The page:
• Lalon Shah (1772-1890), a spiritualist whose identity was very vague was considered the icon of religious tolerance. He wrote about the divisions created by organised religions (Tin Pagoleh holo mela) and critiqued the concept of caste and ideas at the time about male superiority over women.
  • Hason Raja (1854-1922), a landowner from the village of Rampasha, Bishwanath was known for his indulgant lifestyle and later religious conversion. Hason Raja wrote hundreds of songs about the soul (Mathiro pinjirar majeh bondi hoiyya), its connection with the body and about the futility of a materialistic life (Lokeh boleh boleh reh).
  • Radha Ramon Dutta (1833-1915), born in the rural village of Keshoppur, Jagannathpaur was amongst those who wrote extensively about one’s relationship with God (sham kalia shona bondu reh).
  • Finally, more recently, Shah Abdul Karim (1916-2009) also wrote very simple but philosophical songs about existential issues (Mathiro pinjirai sonar moyna reh) including the attachment between the body and soul.

Bangladeshi Baul Music in the UK

Given the simplicity of their lyrics, Baul songs  have gained popularity both in rural parts of Bangladesh and here in the UK amongst the British Bangladeshi community (including second generations). Baul programmes are frequently aired on the many community TV channels and sung at various cultural festivals.

The following clip is an example of a Bangladeshi- born British singer who has carried the essence of spirituality into his music. Alaur Rahman is a well respected vocalist who has contributed significantly to Bangladeshi music in UK. Born in the district of Jagannathpur, Sylhet, Mr. Rahman spent his early education in an Islamic school. Although he later found himself drawn to music, Mr. Rahman has continued his interest in islamic spirituality through his singing of songs which are often existential in nature.

The song he is singing in the clip below describes the remorse of a person is who is regretful of how they spent their life in pursuit of irrelevant goals and false attachments. The song describes the time wasted without adequate remembrance of God. Although the music here is creating a joyful mood, this song is in fact addressing issues such as emerging mortality, lack of time in later life and the inability for us to go back and rectify our mistakes.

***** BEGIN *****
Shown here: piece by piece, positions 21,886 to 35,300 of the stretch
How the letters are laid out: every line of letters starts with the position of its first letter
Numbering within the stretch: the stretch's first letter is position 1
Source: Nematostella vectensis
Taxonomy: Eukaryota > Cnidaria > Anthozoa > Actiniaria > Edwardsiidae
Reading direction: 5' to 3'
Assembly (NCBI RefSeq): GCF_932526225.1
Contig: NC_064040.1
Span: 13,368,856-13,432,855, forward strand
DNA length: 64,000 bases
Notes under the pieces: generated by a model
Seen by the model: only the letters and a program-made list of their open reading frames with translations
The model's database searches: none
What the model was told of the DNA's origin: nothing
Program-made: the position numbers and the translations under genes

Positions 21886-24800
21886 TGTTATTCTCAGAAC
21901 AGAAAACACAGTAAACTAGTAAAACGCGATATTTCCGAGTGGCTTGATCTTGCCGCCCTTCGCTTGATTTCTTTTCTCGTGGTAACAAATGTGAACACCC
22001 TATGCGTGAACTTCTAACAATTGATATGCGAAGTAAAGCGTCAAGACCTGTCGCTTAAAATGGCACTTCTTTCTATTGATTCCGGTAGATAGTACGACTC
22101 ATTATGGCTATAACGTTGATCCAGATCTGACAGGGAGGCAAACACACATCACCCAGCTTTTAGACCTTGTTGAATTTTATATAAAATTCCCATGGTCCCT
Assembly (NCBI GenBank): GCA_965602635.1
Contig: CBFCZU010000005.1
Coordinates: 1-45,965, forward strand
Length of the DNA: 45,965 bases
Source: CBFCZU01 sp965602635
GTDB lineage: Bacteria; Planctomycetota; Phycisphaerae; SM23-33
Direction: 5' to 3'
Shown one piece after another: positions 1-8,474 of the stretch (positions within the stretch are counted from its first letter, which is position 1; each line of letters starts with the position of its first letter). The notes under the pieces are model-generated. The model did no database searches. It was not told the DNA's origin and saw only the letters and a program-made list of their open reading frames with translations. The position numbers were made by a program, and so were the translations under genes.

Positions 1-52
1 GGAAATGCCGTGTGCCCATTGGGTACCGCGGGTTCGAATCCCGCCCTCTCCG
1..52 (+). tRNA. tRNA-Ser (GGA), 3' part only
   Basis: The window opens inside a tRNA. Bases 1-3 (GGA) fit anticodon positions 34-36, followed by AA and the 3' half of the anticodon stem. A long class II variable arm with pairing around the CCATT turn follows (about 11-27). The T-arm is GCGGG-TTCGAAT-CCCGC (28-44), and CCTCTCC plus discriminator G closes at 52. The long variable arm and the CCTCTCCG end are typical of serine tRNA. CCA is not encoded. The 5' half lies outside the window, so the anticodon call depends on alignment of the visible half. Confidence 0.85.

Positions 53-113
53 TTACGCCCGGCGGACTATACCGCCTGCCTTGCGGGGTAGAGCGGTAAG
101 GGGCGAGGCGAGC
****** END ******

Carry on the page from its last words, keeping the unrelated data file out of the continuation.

I hope you enjoy this song by a talented singer who has been very successful and popular in his music career in the UK.


Lalon’s Critique of Child Abuse

Ar Amareh Marish Ne Ma

Today, on Mother’s Day, I am compelled to post a song that has both baffled and intrigued me for a while.

This song was written by Lalon Shah (at a later stage, I will post more about his biography) from the perspective of a child. I believe this child to be none other than Krishna, the Hindu God. In this song, Krishna is holding his mother’s feet and begging her not to beat him anymore. (‘Boli ma tor choron dhoreh…Ar amareh marish na ma!’). He promises never to steal and eat curd again without her knowing. The narrative of Krishna being mischievous is well documented. Hindu texts describe him as stealing curd, teasing girls and being tied up as punishment by his mother.

Lalon Shah wrote from the perspective of a child about the cruelty of a mother beating her child, a practice that at the time (and continues in some contexts) to be an accepted form of disciplining.  The child in this song however says (‘poreh mareh porer cheleh’) that a child may be beaten by others (metaphorically meaning that the child will experience cruelty from the outside world) but who will understand the child’s pain if the mother herself is heartless and unapproachable? (‘Ma jononi nishtoor holeh ke bhojibo shishur bedona?’)

This heartbreaking song highlights the capacity for the mother to be punishing (‘Just for some curd, you tied me up and beat me Mother’). However, I am unclear about the context and experiences which led Lalon Shah to write about this theme.

  • Did Lalon frequently witness child abuse?
  • How was his own experience of being parented? 
  • Was he referring generally to the cycle of violence in families?

I would be interested to know more about the context in which Lalon wrote this and whether it means something different to others. Please feel free to post your thoughts.